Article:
By great good fortune, the Drawing Room is connected with an American titan and other interesting individuals. Very briefly, Robersons of Knightsbridge, in London, which specialised in selling historic interiors, acquired many rooms from Hamilton Palace at or shortly after the 1919 Hamilton Palace sale. They advertised their purchase of “The Complete Collection of Seventeenth-century, Oak-panelled Rooms, etc.”, from Hamilton Palace in Country Life magazine in January 1920. During January they must have been negotiating to sell some of these interiors to French and Company, the leading firm of antique dealers and interior decorators in New York, because one of French and Company’s stock sheets, dated 6 February 1920, records the payment of $136,940 (equivalent to £41,000) to Robersons for “Rooms” from Hamilton Palace. Later stock sheets reveal that this payment covered all five rooms on the first floor of the west wing, the woodwork and two chimneypieces from the Long Gallery, and William Morgan’s carved staircase balustrading, and that French and Company spent a good deal of money altering and adapting the woodwork and making other changes.
The notorious newspaper proprietor William Randolph Hearst (Fig. 9), who inherited about $11 million from his mother in 1919, bought at least eleven Hamilton Palace rooms – including the Old Drawing Room (which cost him $18,383) and the adjoining last three rooms in the Old State Rooms. It seems most unlikely that Hearst had a clear idea of what he was going to do with these rooms. He was a compulsive, avaricious collector, who spent vast sums on acquiring buildings and parts of buildings, as well as paintings and smaller items, and stockpiled most of his enormous accumulation in warehouses.
By the summer of 1937 Hearst had managed to run up debts of $126 million, and was forced to relinquish half of his collection to the Hearst corporation. A welter of sales took place over the next three years. In 1941 Armand Hammer and his brother Victor attempted to sell the bulk of the surrendered collection at Gimbel Brothers department store and Saks Fifth Avenue in New York. Over eighty period rooms were on offer, and at least twenty, and possibly as many as thirty, were re-erected on the fifth floor of Gimbels, at 32nd/33rd Street and Broadway, to entice possible purchasers and also provide impressive settings that would help sell smaller items. Eight rooms from Hamilton Palace were definitely available for purchase, and it appears that at least one was installed at Gimbels.
Unfortunately, there were few potential purchasers for such period rooms, mainly because of the changes in taste and the Second World War, and the Old State Drawing Room did not sell. It was returned to the Hearst company and ended up being presented to the Metropolitan Museum of Art in 1956.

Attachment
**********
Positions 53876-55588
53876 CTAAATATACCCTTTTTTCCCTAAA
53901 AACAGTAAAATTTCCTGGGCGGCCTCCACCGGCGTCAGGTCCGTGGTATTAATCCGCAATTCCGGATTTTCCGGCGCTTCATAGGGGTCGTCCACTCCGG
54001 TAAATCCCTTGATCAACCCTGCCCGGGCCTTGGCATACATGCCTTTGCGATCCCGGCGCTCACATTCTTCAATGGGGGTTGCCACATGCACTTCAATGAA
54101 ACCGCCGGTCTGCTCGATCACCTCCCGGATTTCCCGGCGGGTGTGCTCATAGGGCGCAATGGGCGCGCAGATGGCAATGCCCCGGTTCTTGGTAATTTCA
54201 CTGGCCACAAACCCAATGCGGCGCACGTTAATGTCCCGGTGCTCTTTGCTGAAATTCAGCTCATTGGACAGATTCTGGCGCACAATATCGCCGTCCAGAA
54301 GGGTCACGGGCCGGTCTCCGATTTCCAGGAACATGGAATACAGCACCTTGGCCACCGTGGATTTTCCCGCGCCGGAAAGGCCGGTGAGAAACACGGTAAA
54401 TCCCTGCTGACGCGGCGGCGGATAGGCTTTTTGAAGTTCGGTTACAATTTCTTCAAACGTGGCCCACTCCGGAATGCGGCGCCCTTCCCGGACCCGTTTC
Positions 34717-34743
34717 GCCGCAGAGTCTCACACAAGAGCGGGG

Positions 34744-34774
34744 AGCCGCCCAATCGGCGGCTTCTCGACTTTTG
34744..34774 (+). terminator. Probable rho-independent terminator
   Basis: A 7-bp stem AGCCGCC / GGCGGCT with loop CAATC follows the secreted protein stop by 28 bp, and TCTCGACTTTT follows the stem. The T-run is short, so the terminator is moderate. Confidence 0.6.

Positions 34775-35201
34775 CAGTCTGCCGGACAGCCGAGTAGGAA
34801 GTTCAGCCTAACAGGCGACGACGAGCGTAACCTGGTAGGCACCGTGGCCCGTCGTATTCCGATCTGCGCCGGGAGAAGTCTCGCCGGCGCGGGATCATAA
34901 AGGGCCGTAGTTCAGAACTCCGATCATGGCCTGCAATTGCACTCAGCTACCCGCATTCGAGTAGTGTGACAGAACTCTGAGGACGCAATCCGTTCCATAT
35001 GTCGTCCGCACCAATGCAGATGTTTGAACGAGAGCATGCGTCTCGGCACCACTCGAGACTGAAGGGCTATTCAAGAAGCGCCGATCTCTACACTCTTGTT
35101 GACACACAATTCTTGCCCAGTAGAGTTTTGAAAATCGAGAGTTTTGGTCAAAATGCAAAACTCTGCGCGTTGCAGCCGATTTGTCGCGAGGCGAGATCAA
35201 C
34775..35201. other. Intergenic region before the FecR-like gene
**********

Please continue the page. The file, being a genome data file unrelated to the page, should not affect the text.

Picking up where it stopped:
In 1991 the Drawing Room was shipped across the Atlantic and laid out at our Collection Centre and in the Museum itself in order to enable us to understand exactly what had arrived and how the various parts fitted together (Figs. 10 and 11). We quickly realized that many of the pieces of black marble were missing, but these were quickly found in a sub-basement in the Met and reunited with the rest of the chimneypiece.
Our other main finding at this time was that French and Company had turned the Drawing Room from a half-panelled room into a fully panelled room – just as they had done the Dining Room now in the Museum of Fine Arts in Boston – using large panels from the Long Gallery of Hamilton Palace, which they had also purchased. Furthermore, there were no windows and many wooden parts of the three less important walls were either missing or damaged. We therefore knew that we would not be in position to conserve and redisplay the entire room without massive “restoration” and almost creating a brand new room; and we eventually reached a consensus that we would only use the principal wall – the chimneypiece wall – in any new exhibition or display.
Preparing the wall for the new Art of Living gallery was a huge time-consuming and expensive undertaking. As we did not know exactly how to assemble and mount the woodwork and the chimneypiece, or how much time would be required to add replacements for missing or defective parts, both the woodwork and the chimneypiece were reconstructed at our Collection Centre and then re-erected in the new Art of Living gallery. This was a wise decision, because, as things transpired, we had only a few weeks in which to finally install the chimneypiece and then the woodwork in the new gallery before a German firm arrived to assemble all the display cases and then quickly move on to construct dozens of other cases in another nine new galleries.
The work on the woodwork took over 500 man hours, and included the assistance of an external wood specialist for some of the time (Fig. 12), while the 44 parts of black marble which make up the chimneypiece, and weigh almost a ton, necessitated the employment of a specialist masonry firm for both the trial assemblage at the Collection Centre (Fig. 13) and its actual reconstruction in the gallery itself.
The preparation of the room at the Collection Centre allowed us the opportunity to study the construction, condition and surface finishes of the woodwork and the marble chimneypiece, and to link all this close inspection to documentary evidence and to establish a timeline of interventions. Here we would like to focus on three main aspects.